Your Complete Guide to Index Investing with Dan Bortolotti

Podcast 12: Robert Shiller – CAPE Crusader

2018-06-21T09:02:12+00:00November 10th, 2017|Categories: Podcast|Tags: , , |23 Comments

In the latest episode of the Canadian Couch Potato podcast, I speak with Robert J. Shiller, professor of economics and finance at Yale University, and winner of the 2013 Nobel Prize in Economics.

Prof. Shiller was in Toronto recently for the launch of the BMO Shiller Select US Index ETF (ZEUS), a fund that selects US stocks using a methodology based on Shiller’s CAPE ratio. The acronym stands for cyclically adjusted price-to-earnings: unlike traditional P/E ratios, which usually use only the previous 12 months of earnings, CAPE uses the average of the previous 10 years. The idea is to smooth out any short-term aberrations and provide a more useful measure of a company’s value.

The CAPE ratio is widely followed, not just for individual companies, but for the US market as a whole. During the interview I mention that a 2012 study by Vanguard found the CAPE ratio was the one of the most useful tools for estimating long-term stock returns—although even then, it explained less than half of subsequent performance.

Prof. Shiller has also lent his name to the Case-Shiller Home Price Indexes, which track real estate prices in major US cities. During our interview we chat about whether home ownership has historically been a good investment, both in US and here in Canada.

More promises of reward without risk

This episode’s “Bad Investment Advice” segment focuses on a new book called Slash Your Retirement Risk, by Chris Cook, founder of an advisory firm in Dayton, Ohio. The book begins by making a common claim: “Traditional buy-and-hold investment strategies that emphasize return on your investments don’t work anymore.” It goes on to suggest an alternative designed to “maximize the equity portion of your portfolio to capitalize on market upsides, while protecting against dramatic losses on the downside.”

Here’s the basic strategy: you start with a portfolio of 11 ETFs covering all of the economic sectors—healthcare, utilities, real estate, financials, and so on. You stay invested until the S&P 500 declines by 10%: as soon as it hits that threshold, you sell all your equities and move to bonds. Then you wait for the S&P 500 to recover by 15%, at which point you buy back the equities.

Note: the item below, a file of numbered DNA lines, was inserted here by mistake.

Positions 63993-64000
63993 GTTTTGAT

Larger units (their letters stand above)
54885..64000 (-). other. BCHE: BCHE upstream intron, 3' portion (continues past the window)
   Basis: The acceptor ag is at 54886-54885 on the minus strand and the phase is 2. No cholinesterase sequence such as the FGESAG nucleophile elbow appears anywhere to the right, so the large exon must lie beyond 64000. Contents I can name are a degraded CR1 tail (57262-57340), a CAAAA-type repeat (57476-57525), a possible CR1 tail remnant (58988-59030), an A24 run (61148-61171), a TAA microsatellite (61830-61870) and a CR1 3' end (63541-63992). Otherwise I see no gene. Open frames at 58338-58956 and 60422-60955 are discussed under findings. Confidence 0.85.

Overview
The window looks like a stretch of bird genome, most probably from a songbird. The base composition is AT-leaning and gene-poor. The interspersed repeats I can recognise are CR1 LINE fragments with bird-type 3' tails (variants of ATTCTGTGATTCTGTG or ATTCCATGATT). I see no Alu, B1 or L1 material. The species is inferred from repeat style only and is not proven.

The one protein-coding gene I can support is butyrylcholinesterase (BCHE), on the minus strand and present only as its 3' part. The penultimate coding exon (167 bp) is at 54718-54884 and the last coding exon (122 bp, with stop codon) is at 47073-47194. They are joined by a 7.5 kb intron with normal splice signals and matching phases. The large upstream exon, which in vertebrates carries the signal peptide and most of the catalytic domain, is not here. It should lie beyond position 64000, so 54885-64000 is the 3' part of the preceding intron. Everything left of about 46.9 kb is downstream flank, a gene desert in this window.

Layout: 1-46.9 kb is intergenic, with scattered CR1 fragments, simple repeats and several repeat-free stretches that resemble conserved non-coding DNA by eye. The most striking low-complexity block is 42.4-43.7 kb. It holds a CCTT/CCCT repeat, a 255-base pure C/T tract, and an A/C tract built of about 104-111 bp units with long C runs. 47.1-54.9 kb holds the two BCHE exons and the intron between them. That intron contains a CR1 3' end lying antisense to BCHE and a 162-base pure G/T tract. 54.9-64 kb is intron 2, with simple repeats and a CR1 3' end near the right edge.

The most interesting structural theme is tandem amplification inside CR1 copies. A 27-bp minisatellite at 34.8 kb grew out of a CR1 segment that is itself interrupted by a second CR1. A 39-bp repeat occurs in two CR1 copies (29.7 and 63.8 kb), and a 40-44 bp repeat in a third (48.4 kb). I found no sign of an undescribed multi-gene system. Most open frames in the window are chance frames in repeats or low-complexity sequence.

The idea is to limit your losses during a major drawdown—like the ones that followed the bursting of the tech bubble in 2000 and the financial crisis of 2008–09—without missing the whole recovery.

We’d all love to capture the returns of the market without having to endure all of that pesky risk, and there’s no shortage of investment gurus who make that promise. They’re inevitably well-armed with backtests showing you how well you would have done if you’d just been able to anticipate the huge drawdowns of the early 2000s. Funny how the strategies are only revealed after the fact.

On the path to becoming an enlightened investor, everyone needs to accept that there is no reliable way to capture equity returns without also accepting the risk of gut-wrenching short-term losses. The only way to reduce those losses is to diversity with high-quality bonds, GICs or cash, all of which will lower your expected return. That’s the trade-off.

Loonie tunes

In the “Ask the Spud” segment, I answer a question from Abe, who wants to understand the pros and cons of currency-hedged ETFs. These are designed to reduce or eliminate the impact of currency exchange rates for investors holding foreign equities. When the loonie soars—as it did between May and September—returns on US an international equities suffer, and currency hedging starts to look attractive.

I’ve written a lot on this topic (most recently here), so regular readers will know I advise against it. First, it’s not very precise. For example, over the three years ending September 30, the iShares S&P 500 Index ETF (IVV) returned 10.76% annually in U.S. dollars. One should expect a currency-hedged Canadian ETF tracking the same index would deliver a very similar return. But both the iShares and Vanguard versions delivered 9.95% annually over that period, for a difference of 81 basis points a year. Roughly half that difference is the result of higher fees and foreign withholding taxes, but even a tracking error of 30 or 40 basis points will erode returns over time.

The second reason to avoid currency hedging is that it can actually increase volatility. That’s why it’s misleading to say hedging “eliminates currency risk,” because this implies that non-hedged ETFs are more risky. In fact, there’s evidence that being exposed to multiple currencies—and especially the U.S. dollar—can actually lower the volatility of an equity portfolio for Canadian investors.